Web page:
Reputation attacks target both individuals and companies, and their goal is to ruin the victim’s reputation. While attack techniques are varied, the consequences are often the same: a damaged reputation resulting in many cases in financial loss. Attackers can use several methods to ruin a company’s reputation. Until now, most common attacks have been based on distributed denial of service (DDoS). The objective of these attack is to flood corporate online services by means of millions of non legitimate requests from botnets. In this way, business performance is affected, causing direct financial losses and the corresponding damage to corporate image and reputation.
Corporate websites are also the target of “defacement’ attacks. They consist of trying to exploit a server or Web application vulnerability to modify pages or introduce other content in the pages that shows the corporate web server. When users and potential customers visit a corporate web page and find it has been modified by a third-party, their confidence in the company is seriously affected.
Another method used by hackers that has proven successful is publishing false information on forums and blogs. Seemingly genuine news items, quotes included (false, of course) strategically distributed on several online sites can spread like wildfire, and achieve their goal: to convince a large number of users that the information is true. Many urban legends that are still popular today were originally created in a similar way, and have managed to affect highly prestigious multinational companies.
In a similar vein, there have also been false rumors aimed at manipulating stock market prices. Firstly, attackers send true stock market information as spam, to potentially interested parties. After several messages and once attackers consider they have sufficiently gained people’s trust, they send false information to manipulate stock prices.
Google, a reference point on the Web
Google’s strategic position on the Internet has seen it become a reference when searching for information, but also has a key role in establishing corporate reputations, good or bad. Consequently, Google is also used to attack the reputation of third-parties.
The best known method is “Google bombing’ which allows specific websites to appear at the top of search results. Attackers study the way in which Google indexes and orders web pages during searches, and try to introduce critical content regarding a specific brand or company in the first places of the results list. When users search for a specific brand in Google, the first links displayed include pages aimed at damaging their reputation. Although Google has improved its algorithm to avoid these attacks, they are still common practice.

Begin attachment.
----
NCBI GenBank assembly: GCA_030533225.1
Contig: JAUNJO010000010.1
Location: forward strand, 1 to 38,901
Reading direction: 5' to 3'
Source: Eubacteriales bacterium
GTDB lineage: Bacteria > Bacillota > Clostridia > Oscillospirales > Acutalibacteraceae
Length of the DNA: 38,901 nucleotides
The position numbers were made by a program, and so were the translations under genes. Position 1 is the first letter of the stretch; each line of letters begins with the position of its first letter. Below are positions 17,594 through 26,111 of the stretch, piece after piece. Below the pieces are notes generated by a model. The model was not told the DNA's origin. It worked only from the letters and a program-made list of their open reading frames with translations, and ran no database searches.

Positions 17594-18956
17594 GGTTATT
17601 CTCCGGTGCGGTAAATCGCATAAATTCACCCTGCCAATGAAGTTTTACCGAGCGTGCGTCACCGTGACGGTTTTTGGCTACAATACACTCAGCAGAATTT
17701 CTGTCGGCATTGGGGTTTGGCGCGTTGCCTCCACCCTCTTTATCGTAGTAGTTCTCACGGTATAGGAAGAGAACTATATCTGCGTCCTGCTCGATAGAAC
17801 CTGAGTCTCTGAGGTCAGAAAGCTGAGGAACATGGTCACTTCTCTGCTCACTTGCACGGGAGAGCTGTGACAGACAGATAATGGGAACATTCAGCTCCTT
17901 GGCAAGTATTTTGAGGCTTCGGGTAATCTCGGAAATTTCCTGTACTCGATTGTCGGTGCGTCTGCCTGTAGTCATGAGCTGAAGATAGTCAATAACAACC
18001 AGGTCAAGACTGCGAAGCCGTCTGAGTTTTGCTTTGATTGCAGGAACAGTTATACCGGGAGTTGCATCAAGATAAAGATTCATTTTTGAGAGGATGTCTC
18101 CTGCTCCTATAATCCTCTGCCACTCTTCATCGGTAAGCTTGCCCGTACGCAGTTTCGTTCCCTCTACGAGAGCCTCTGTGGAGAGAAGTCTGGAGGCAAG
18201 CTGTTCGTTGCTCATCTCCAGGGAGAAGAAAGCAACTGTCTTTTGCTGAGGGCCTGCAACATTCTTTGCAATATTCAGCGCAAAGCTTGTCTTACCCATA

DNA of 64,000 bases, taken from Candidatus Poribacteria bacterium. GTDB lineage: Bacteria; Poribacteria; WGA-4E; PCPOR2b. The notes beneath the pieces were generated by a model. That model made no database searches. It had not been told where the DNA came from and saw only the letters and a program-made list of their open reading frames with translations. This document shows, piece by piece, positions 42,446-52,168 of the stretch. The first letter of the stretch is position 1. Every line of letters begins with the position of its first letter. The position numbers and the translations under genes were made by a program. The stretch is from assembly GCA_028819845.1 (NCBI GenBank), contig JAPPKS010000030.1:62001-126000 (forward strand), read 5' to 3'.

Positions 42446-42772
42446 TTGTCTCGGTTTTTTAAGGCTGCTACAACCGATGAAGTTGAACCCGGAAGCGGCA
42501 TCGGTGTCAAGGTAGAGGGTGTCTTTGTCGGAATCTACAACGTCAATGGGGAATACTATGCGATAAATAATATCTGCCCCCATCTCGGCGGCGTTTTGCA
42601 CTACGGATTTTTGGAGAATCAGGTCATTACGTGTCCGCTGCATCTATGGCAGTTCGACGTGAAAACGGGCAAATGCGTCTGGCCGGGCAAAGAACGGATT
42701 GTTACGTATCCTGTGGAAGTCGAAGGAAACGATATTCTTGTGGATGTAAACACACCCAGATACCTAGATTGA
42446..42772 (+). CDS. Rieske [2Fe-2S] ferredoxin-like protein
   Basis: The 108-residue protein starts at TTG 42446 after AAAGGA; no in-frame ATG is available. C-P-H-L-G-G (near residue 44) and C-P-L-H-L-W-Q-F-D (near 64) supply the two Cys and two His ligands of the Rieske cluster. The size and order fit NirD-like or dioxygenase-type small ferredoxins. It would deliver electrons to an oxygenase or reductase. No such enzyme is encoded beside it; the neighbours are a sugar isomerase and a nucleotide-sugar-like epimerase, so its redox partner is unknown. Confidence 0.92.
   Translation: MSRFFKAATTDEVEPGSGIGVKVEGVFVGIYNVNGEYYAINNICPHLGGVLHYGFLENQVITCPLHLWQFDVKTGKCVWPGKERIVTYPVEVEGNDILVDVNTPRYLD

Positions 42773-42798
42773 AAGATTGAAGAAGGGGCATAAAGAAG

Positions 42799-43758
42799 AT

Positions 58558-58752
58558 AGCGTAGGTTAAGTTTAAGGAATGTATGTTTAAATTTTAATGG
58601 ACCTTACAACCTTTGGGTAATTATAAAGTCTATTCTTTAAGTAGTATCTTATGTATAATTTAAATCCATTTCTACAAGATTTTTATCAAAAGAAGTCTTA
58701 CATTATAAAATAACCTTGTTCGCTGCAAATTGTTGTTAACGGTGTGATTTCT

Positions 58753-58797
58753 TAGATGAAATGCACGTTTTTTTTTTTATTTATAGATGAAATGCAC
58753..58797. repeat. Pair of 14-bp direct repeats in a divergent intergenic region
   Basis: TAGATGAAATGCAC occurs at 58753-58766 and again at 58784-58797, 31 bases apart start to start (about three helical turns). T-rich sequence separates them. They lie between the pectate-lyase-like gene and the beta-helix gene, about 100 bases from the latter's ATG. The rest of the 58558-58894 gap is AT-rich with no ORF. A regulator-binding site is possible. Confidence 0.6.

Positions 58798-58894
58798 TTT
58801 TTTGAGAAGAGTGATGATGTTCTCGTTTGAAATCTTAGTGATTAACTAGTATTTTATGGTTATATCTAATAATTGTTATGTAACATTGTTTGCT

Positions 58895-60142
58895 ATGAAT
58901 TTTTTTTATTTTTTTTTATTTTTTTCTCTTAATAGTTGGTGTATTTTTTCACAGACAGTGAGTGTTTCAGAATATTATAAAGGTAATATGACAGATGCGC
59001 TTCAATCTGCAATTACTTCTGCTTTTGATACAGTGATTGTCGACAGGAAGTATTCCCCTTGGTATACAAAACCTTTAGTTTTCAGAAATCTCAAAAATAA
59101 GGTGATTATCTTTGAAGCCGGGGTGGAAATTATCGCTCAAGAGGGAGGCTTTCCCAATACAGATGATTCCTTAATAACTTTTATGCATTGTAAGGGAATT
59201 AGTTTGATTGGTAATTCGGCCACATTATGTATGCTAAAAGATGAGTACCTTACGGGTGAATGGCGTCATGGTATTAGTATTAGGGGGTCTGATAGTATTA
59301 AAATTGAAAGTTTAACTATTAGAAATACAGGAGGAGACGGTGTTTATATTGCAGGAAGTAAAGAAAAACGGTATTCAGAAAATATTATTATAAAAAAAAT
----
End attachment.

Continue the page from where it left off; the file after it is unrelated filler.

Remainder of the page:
PageRank is another Google-based method aimed at ruining corporate reputations. It consists of algorithms developed by Google to measure quantitatively the relevance or importance of web pages on a scale of 0 to 10. A company’s PageRank usually represents its popularity; if the value is high, it is usually considered to be a reliable source accessed by many important sites.
Google is currently penalizing companies who exchange links and artificially try to increase PageRank. Attackers are exploiting this to insert penalized links on legitimate web pages. This way, they get the site to be penalized, its PageRank to decrease, and thereby damage its reputation.
Other ways of attacking a reputation
CastleCops is a volunteer security community focused on making the Internet a safer place. Its free services include malware and rootkit cleanup, malware and phishing research, and malware and hash databases.
CastleCops accepts donations via PayPal. Attackers took advantage of this to begin a campaign aimed at discrediting CastleCops. They stole PayPal users’ passwords using Trojans and phishing techniques, and made several donations to CastleCops. When users realized someone had sent their money to CastleCops, they blamed CastleCops for the fraud. Consequently, CastleCops was forced to return all the money, and invest in resources to manage all the complaints and requests. CastleCops’ reputation was undoubtedly damaged.
Most of the methods described above are essentially malware-based. For example, botnets are used to carry out distributed denial of service attacks and to launch spam that contains false information to ruin companies’ images. Most defacements also use automated attack tools. In the case of Google, malware is also used to automate the insertion of links and spam on 2.0 websites that allow users to add content. In the case of CastleCops, Trojans were used to steal PayPal users’ credentials.
There are numerous scenarios in which viruses, Trojans and other malware-types can damage a company’s reputation. In 2004, even Google was affected by the MyDoom worm which disabled many of its servers for several hours. Worse still, the search engine underwent the attack hours before being floated on the stock market. Other search engines such as Altavista, Yahoo! and Lycos were also affected by the worm.
Phishing techniques, which are still as popular as ever, can also damage companies. These attacks are critical for banks, since they cause financial losses and strike fear in users. In the same way, specially-crafted Trojans (mainly banker Trojans) have become one of the worst Internet threats. The main danger lies in the fact they are designed to specifically affect certain entities, and in many cases, operate totally invisibly and when users access their online bank, their access credentials are sent to hackers. In 2006, Trojans accounted for 53 percent of all new malware created, and 20 percent of these were banker Trojans. During 2007, there have already been over 40 percent more attacks than in the whole of 2006.